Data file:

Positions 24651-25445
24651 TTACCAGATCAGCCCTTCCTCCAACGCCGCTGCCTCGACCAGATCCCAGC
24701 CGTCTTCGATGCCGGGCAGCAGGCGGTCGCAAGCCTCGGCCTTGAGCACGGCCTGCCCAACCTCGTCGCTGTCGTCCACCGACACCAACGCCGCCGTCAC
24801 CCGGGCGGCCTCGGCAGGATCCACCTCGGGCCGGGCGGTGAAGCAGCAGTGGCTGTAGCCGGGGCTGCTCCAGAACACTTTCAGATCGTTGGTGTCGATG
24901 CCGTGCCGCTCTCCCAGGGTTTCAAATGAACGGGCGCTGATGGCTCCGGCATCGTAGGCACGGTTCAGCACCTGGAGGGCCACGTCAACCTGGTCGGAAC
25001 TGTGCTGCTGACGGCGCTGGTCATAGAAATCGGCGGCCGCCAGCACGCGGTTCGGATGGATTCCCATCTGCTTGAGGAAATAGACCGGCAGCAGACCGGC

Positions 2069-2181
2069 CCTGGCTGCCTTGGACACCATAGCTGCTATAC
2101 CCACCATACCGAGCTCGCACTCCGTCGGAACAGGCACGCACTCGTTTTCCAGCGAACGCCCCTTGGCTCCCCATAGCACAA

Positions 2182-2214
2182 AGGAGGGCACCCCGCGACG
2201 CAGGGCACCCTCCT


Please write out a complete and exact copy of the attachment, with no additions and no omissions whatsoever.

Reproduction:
Positions 24651-25445
24651 TTACCAGATCAGCCCTTCCTCCAACGCCGCTGCCTCGACCAGATCCCAGC
24701 CGTCTTCGATGCCGGGCAGCAGGCGGTCGCAAGCCTCGGCCTTGAGCACGGCCTGCCCAACCTCGTCGCTGTCGTCCACCGACACCAACGCCGCCGTCAC
24801 CCGGGCGGCCTCGGCAGGATCCACCTCGGGCCGGGCGGTGAAGCAGCAGTGGCTGTAGCCGGGGCTGCTCCAGAACACTTTCAGATCGTTGGTGTCGATG
24901 CCGTGCCGCTCTCCCAGGGTTTCAAATGAACGGGCGCTGATGGCTCCGGCATCGTAGGCACGGTTCAGCACCTGGAGGGCCACGTCAACCTGGTCGGAAC
25001 TGTGCTGCTGACGGCGCTGGTCATAGAAATCGGCGGCCGCCAGCACGCGGTTCGGATGGATTCCCATCTGCTTGAGGAAATAGACCGGCAGCAGACCGGC

Positions 2069-2181
2069 CCTGGCTGCCTTGGACACCATAGCTGCTATAC
2101 CCACCATACCGAGCTCGCACTCCGTCGGAACAGGCACGCACTCGTTTTCCAGCGAACGCCCCTTGGCTCCCCATAGCACAA

Positions 2182-2214
2182 AGGAGGGCACCCCGCGACG
2201 CAGGGCACCCTCCT